Lins do Rego, José

Lins do Rego, José:

see Rego, José Lins doRego, José Lins do
, 1901–57, Brazilian novelist. His fame rests largely on his semiautobiographical "sugarcane cycle," dealing with social transformation in the Brazilian northeast. The first of the series, Menino de engenho (tr.
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Lins do Rêgo, José


Born July 3, 1901, in Pilar, Paraíba; died Sept. 12, 1957, in Rio de Janeiro. Brazilian writer.

Lins do Rêgo grew up on his grandfather’s sugar plantation. He was trained in medicine. His “sugarcane series” of novels comprised Plantation Lad (1932), Daffy Boy (1933), Old Plantation (1934), Black Boy Richard (1935; Russian translation, 1937), and The Sugar Refinery (1936). The works revealed his affinity with the regionalists, who strove to study the specific problems of each region of Brazil. The main features of critical realism in his writing are the interest in the acute social conflicts in the Brazilian countryside and the portrayal of man in his natural milieu.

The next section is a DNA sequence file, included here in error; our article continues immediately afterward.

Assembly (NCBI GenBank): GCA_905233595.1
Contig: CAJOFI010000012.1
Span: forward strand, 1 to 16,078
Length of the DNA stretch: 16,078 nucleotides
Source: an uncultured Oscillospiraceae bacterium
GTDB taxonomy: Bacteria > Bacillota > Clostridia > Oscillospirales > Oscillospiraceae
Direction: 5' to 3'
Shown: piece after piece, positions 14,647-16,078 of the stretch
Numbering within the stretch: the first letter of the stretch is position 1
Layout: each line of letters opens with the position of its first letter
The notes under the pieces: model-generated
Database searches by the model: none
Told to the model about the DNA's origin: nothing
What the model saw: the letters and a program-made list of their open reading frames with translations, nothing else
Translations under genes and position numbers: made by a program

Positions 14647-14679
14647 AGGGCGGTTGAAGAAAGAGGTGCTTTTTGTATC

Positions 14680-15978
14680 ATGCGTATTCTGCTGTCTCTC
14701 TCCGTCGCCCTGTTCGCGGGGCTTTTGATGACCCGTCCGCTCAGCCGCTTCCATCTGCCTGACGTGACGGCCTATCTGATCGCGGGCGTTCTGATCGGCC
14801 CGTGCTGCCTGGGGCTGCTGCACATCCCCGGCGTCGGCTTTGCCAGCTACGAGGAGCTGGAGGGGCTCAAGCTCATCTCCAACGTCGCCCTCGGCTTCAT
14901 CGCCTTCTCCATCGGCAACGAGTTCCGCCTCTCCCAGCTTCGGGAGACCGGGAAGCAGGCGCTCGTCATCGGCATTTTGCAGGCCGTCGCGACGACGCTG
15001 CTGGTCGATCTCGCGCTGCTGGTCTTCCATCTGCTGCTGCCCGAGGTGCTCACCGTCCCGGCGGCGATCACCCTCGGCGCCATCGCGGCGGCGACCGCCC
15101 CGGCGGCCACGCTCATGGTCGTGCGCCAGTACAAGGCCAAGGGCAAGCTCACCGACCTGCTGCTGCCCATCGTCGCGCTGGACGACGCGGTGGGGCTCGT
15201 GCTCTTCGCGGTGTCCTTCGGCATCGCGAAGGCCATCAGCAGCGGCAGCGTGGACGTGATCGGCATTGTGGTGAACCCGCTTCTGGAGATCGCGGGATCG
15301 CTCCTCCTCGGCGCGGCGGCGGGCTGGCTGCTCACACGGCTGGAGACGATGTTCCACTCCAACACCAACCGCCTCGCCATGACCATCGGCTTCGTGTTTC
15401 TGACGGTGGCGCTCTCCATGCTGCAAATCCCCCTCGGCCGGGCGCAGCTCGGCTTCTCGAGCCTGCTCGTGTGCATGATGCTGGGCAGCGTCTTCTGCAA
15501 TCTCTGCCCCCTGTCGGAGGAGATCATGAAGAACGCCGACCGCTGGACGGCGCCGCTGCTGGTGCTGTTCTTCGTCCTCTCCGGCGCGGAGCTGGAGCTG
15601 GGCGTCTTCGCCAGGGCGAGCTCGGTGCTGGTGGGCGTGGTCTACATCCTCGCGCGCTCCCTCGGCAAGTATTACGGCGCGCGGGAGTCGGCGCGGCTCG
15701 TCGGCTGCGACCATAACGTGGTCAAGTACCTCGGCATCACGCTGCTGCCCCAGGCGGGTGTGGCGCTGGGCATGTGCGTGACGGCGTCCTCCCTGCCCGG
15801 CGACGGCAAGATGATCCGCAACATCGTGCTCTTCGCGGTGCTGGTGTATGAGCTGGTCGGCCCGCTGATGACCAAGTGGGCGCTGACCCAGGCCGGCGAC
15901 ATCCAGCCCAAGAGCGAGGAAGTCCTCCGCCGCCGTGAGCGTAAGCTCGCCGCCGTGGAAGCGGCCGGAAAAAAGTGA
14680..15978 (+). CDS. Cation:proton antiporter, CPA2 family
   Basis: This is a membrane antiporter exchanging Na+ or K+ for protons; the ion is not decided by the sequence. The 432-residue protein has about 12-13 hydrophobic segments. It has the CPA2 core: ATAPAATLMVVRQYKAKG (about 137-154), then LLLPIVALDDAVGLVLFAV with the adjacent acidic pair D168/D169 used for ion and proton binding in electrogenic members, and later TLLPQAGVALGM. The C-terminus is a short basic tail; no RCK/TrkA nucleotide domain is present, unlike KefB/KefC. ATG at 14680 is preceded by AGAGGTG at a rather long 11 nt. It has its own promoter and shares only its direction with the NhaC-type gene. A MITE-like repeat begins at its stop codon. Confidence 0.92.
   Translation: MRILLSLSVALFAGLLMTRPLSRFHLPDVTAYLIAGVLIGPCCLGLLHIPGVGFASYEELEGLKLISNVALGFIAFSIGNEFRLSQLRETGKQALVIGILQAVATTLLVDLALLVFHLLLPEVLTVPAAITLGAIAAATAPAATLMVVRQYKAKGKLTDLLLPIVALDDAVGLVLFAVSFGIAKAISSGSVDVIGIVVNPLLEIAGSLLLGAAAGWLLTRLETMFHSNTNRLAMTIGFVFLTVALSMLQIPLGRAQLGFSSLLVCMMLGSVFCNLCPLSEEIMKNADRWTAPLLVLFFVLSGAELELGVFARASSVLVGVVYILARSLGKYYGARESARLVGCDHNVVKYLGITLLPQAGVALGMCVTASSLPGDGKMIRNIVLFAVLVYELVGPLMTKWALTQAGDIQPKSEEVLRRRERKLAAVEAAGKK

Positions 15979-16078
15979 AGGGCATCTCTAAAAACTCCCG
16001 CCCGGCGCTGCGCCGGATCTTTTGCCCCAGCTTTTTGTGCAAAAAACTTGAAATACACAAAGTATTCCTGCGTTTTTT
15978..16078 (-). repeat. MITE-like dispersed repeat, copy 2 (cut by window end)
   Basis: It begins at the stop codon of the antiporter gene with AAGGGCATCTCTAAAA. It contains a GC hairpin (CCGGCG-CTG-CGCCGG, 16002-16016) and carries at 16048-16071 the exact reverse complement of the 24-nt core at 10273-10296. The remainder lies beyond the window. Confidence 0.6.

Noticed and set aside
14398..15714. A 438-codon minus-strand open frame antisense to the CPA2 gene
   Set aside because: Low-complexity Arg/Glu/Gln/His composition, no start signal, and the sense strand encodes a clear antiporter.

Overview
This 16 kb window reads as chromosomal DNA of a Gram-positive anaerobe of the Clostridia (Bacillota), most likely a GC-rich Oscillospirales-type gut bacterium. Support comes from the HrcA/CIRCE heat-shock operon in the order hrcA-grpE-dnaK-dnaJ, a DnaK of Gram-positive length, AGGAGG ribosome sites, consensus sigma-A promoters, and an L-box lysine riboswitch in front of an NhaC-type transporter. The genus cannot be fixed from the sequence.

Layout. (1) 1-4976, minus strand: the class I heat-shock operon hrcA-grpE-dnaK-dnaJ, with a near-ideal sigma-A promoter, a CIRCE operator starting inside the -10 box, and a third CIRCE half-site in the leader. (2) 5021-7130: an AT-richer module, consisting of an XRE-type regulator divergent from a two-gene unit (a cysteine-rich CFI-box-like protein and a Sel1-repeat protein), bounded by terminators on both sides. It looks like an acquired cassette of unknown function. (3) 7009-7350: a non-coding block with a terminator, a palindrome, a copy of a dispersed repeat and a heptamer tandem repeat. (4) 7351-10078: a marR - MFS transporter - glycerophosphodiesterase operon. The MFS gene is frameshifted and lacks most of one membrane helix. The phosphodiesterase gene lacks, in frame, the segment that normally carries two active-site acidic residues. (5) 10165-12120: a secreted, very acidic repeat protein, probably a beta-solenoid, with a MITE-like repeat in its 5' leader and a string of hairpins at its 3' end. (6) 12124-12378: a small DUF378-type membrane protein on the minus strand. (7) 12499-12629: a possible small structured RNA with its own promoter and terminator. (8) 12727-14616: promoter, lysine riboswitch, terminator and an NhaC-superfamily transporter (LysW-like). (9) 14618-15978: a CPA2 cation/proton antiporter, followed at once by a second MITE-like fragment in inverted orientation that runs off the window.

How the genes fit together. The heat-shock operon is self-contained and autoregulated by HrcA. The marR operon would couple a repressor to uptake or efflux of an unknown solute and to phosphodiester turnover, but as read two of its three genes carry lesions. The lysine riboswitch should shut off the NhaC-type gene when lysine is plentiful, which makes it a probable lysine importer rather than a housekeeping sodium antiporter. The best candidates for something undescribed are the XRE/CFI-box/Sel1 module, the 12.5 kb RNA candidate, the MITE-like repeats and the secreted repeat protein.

In the late 1930’s, Lins do Rêgo experienced an artistic crisis caused by the establishment of a reactionary dictatorship in Brazil in 1937. This was reflected in the mystical and psychoanalytic aspects of such novels as Purity (1937) and The Mother of Water (1941). He returned to a realistic portrayal of the life of the people and created his major works, Pedra Bonita (1938), Dead Fire (1943; Russian translation, 1967), and Cangaceiro (1953; Russian translation, 1960.)


Romances reunidos e ilustrados [vols. 1–5]. Rio de Janeiro, 1960–61.


Terterian, I. A. Brazil’skii roman XX veka. Moscow, 1965.
Ellison, F. Brazil’s New Novel Berkeley-Los Angeles, 1954.
Castello, J. A. José Lins do Rêgo: Modernismo e regionalismo. Rio de Janeiro, 1961.